doi:10.1186/1477-7819-11-73
PMCID: PMC3616859  PMID: 23506357
Orbital lymphoma; Mucosa-associated lymphoid tissue lymphoma; Radiotherapy
9.  Evaluation of surgically assisted rapid maxillary expansion with piezosurgery versus oscillating saw and chisel osteotomy - a randomized prospective trial 
Trials  2013;14:49.
Background
Ultrasonic bone-cutting surgery has been introduced as a feasible alternative to the conventional sharp instruments used in craniomaxillofacial surgery because of its precision and safety. The piezosurgery medical device allows the efficient cutting of mineralized tissues with minimal trauma to soft tissues. Piezoelectric osteotome has found its role in surgically assisted rapid maxillary expansion (SARME), a procedure well established to correct transverse maxillary discrepancies. The advantages include minimal risk to critical anatomic structures. The purpose of this clinical comparative study (CIS 2007-237-M) was to present the advantages of the piezoelectric cut as a minimally invasive device in surgically assisted, rapid maxillary expansion by protecting the maxillary sinus mucosal lining.
Methods
Thirty patients (18 females and 12 males) at the age of 18 to 54 underwent a surgically assisted palatal expansion of the maxilla with a combined orthodontic and surgical approach. The patients were randomly divided into two separate treatment groups. While Group 1 received conventional surgery using an oscillating saw, Group 2 was treated with piezosurgery. The following parameters were examined: blood pressure, blood values, required medication, bleeding level in the maxillary sinus, duration of inpatient stay, duration of surgery and height of body temperature.
Results
The results displayed no statistically significant differences between the two groups regarding laboratory blood values and inpatient stay. The duration of surgery revealed a significant discrepancy. Deploying piezosurgery took the surgeon an average of 10 minutes longer than working with a conventional-saw technique. However, the observation of the bleeding level in the paranasal sinus presented a major and statistically significant advantage of piezosurgery: on average the bleeding level was one category above the one of the remaining patients.
Conclusion
This method of piezoelectric surgery with all its advantages is going to replace many conventional operating procedures in oral and maxillofacial surgery.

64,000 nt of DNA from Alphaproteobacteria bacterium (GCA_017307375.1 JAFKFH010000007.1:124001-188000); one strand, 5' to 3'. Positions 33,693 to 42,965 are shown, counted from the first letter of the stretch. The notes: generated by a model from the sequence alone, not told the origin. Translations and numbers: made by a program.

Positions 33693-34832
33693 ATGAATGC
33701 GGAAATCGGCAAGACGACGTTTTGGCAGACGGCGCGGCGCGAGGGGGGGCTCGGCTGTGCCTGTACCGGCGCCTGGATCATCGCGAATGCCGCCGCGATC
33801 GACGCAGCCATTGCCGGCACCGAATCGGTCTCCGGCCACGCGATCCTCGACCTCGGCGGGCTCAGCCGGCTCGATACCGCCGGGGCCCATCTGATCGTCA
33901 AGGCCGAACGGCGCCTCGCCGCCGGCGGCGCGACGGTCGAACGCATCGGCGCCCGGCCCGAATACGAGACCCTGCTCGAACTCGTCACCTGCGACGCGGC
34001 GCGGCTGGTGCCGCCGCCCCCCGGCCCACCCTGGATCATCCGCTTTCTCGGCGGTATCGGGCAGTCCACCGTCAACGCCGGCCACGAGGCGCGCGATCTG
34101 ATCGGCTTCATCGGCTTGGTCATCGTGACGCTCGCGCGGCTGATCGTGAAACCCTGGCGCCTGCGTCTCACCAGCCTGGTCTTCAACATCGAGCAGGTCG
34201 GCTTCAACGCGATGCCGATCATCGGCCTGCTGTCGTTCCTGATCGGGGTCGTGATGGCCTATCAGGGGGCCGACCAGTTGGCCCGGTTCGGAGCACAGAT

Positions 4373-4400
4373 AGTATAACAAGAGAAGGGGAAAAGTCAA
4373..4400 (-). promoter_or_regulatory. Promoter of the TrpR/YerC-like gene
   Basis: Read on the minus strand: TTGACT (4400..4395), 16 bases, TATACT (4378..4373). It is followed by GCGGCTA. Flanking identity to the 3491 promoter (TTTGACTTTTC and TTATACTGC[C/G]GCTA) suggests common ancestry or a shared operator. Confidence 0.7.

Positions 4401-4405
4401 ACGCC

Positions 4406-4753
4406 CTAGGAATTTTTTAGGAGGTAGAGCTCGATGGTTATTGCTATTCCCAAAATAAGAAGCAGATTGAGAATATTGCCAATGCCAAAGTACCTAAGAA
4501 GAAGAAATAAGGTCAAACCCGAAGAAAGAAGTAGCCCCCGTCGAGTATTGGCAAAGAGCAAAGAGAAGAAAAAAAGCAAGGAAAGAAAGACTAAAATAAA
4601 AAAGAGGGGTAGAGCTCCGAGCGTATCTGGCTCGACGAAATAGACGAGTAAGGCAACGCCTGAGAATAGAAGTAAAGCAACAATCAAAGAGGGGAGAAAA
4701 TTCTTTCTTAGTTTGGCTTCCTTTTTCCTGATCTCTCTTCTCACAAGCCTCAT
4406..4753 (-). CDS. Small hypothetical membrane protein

Trial registration
CIS 2007-237-M
doi:10.1186/1745-6215-14-49
PMCID: PMC3608968  PMID: 23414112
Maxillary expansion; Piezosurgery; Saw; Neurologic; Pain
10.  Assessment of cervical lymph node metastasis for therapeutic decision-making in squamous cell carcinoma of buccal mucosa: a prospective clinical analysis 
Background
Cervical metastasis has a tremendous impact on the prognosis in patients with carcinomas of the head and neck and the frequency of such spread is greater than 20% for most squamous cell carcinomas. With emerging evidence, focus is shifting to conservative neck procedures aimed at achieving good shoulder function without compromising oncologic safety. The purpose of this study was to analyze the pattern of nodal metastasis in patients presenting with squamous cell carcinoma of buccal mucosa.
Materials and methods
This was a prospective clinical analysis of patients who were histologically diagnosed with squamous cell carcinoma of the buccal cavity and clinically N1 and had not received treatment anywhere else. Patients were analyzed for age and sex distribution, tumor staging, location, and metastasis.
Results
The incidence of metastatic lymph node in T4 (n=44) was the highest, that is, level I was 100% (44/44), level II was 43.18% (19/44), level III was 15.90% (7/44), and level IV was 4.5% (2/44). Level V was free of metastasis. Among T3 (n=10) lesions, incidence of metastasis in level I was 100% (10/10), level II was 20% (2/10), and level III, IV, and V were free of metastasis. Among T2 (n=6) lesions, incidence of lymph node metastasis in level I was 100% (6/6) and all other levels of lymph nodes were found free of metastasis.
Conclusion
Lymphatic spread from carcinoma of the buccal mucosa is low. Involvement of level IV is seen in only 3% of patients. A more conservative approach to the neck in patients with carcinoma of the buccal mucosa is recommended.
doi:10.1186/1477-7819-10-253
PMCID: PMC3514153  PMID: 23173732
Squamous cell carcinoma; Prognosis; Oral cavity; Buccal mucosa; Lymph node metastasis
11.  Squamous cell carcinoma of the oral cavity and the oropharynx in patients less than 40 years of age: a 20-year analysis 
Head & Neck Oncology  2012;4:28.
Background